At the southern end of the renovated, seventh-century Meroth synagogue, a complex of rooms served as a Meroth community center. In the photo above we see this complex from the east. In the right foreground, a classroom for children appears as a raised platform with one column on its left wall. To the left of the classroom and behind it as well in the upper center of the photo, a courtyard extends.

At the upper left of the photo, to the left of the courtyard, is a beth midrash, a house of study for adults. Remains of stone benches line the walls of the beth midrash. Originally, fine mosaics covered the floor throughout (reconstruction drawing, below).

One of these mosaics (below), on the south side of the beth midrash, under an archway, illustrates Isaiah 65:25: “The wolf and the lamb shall graze together.” Beneath an inscription of the Isaiah passage, an almost obliterated wolf and lamb stand on either side of an amphora filled with water. The seventh century was a troubled time for Jews in the Galilee, ruled first by the Byzantines, then conquered by Persians, ruled again by the Byzantines and then, finally, conquered by Arabs. Perhaps this mosaic reflects the people’s hope for a new era of peace.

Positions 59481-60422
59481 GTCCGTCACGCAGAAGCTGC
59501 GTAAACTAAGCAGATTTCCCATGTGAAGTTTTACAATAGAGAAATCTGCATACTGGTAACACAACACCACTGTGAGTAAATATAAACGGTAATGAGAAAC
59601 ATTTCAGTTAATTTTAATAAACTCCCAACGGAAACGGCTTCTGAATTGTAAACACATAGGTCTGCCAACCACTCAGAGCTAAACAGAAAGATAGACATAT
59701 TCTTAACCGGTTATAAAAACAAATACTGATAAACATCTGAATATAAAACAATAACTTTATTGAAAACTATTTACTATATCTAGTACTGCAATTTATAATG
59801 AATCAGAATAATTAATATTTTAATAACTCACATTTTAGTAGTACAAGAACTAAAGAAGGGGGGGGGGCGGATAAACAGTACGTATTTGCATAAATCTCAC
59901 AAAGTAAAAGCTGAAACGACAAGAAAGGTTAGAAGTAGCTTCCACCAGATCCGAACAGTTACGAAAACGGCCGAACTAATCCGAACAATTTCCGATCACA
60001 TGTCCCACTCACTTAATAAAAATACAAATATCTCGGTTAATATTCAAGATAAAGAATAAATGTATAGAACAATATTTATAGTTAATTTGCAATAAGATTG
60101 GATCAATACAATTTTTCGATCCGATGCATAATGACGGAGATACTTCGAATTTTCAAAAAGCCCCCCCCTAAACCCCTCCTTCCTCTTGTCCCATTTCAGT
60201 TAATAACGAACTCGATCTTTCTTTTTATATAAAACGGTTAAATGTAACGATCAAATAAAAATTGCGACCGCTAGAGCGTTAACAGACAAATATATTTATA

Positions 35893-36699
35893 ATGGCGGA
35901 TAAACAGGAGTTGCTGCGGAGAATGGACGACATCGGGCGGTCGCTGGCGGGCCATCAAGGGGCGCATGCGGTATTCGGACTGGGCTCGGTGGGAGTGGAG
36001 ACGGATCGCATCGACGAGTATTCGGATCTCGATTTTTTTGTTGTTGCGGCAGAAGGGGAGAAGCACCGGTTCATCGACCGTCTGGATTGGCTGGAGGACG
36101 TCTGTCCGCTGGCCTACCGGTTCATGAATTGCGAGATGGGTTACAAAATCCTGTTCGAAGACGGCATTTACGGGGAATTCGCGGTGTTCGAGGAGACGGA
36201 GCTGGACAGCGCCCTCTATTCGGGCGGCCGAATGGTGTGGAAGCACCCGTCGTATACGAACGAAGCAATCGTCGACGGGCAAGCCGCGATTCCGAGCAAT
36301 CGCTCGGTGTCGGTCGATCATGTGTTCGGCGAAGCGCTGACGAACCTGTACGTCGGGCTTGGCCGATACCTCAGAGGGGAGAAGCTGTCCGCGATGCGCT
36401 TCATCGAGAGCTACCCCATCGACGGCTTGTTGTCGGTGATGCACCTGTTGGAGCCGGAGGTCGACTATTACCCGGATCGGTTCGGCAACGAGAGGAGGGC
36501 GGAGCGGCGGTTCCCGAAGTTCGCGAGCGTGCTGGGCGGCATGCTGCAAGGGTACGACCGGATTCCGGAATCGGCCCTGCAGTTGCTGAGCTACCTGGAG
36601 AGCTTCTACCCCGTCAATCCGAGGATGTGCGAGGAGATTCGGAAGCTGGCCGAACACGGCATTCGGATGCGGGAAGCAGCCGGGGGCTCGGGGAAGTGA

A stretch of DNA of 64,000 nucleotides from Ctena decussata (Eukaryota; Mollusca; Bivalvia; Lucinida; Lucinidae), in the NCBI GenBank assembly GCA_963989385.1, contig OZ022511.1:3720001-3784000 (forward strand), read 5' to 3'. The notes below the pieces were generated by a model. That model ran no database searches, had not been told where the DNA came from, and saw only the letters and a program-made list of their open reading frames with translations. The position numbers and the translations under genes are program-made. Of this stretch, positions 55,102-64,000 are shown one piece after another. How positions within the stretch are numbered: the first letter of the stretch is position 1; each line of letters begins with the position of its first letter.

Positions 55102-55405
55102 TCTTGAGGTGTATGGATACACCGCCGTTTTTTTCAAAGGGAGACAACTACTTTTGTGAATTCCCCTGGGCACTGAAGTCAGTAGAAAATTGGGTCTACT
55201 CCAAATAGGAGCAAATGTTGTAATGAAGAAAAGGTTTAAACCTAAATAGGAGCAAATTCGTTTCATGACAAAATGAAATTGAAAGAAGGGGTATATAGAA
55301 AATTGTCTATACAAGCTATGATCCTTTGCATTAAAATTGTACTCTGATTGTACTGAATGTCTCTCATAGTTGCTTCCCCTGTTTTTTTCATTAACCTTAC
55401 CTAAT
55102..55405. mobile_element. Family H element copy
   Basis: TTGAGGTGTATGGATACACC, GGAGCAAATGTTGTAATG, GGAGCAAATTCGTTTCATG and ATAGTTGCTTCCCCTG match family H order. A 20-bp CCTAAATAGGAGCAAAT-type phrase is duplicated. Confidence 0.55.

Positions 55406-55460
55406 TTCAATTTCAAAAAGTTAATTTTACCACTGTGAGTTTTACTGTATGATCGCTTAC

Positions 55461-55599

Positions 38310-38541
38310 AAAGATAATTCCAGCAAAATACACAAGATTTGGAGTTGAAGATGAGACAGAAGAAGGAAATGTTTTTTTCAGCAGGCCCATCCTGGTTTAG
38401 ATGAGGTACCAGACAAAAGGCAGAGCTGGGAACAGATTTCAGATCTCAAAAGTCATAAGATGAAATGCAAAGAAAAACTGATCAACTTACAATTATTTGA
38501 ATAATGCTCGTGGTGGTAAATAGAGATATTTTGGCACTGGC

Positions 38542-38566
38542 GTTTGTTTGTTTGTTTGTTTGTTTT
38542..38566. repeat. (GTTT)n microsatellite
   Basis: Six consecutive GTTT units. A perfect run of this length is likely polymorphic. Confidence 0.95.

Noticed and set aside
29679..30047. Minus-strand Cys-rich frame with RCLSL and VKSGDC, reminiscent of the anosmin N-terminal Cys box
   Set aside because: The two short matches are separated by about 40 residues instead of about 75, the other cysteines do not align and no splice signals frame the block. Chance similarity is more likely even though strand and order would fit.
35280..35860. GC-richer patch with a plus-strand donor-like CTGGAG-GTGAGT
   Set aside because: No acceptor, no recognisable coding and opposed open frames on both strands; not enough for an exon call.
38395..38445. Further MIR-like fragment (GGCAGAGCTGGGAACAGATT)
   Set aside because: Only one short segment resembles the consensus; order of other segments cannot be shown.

To the east of the wolf and lamb mosaic, archaeologists discovered a mosaic floor pattern of two shofarot, or ram’s horns, flanking a Torah ark (below), identified only by its surviving pediment. Perhaps people who studied in the beth midrash prayed in this eastern section. Pomegranates and heart-shaped leaves above the ark and date clusters below it may suggest the “seven varieties” associated in Deuteronomy 8:8 with the Promised Land, “a land of wheat and barley, of vines, figs, and pomegranates, a land of olive trees and honey.” In fact, excavated remains of wine and olive presses confirm that the people of Meroth earned their living growing olives and grapes, as well as raising sheep and cattle.

In the eastern wall of the beth midrash, above the entrance doorway (drawing and photograph, below) a stone lintel inscribed in Hebrew beckoned with the assurance, “Blessed shall you be in going in and blessed shall you be in going out” (Deuteronomy 28:6). Above the 5.5-foot-long inscription, a large wreath terminates in a knot of ivy tendrils. On either side of the wreath, with wings faintly seen, is—or was—an eagle. The eagles were intentionally destroyed in the eighth century, probably by the same iconoclasts who destroyed the images in the stone zodiac.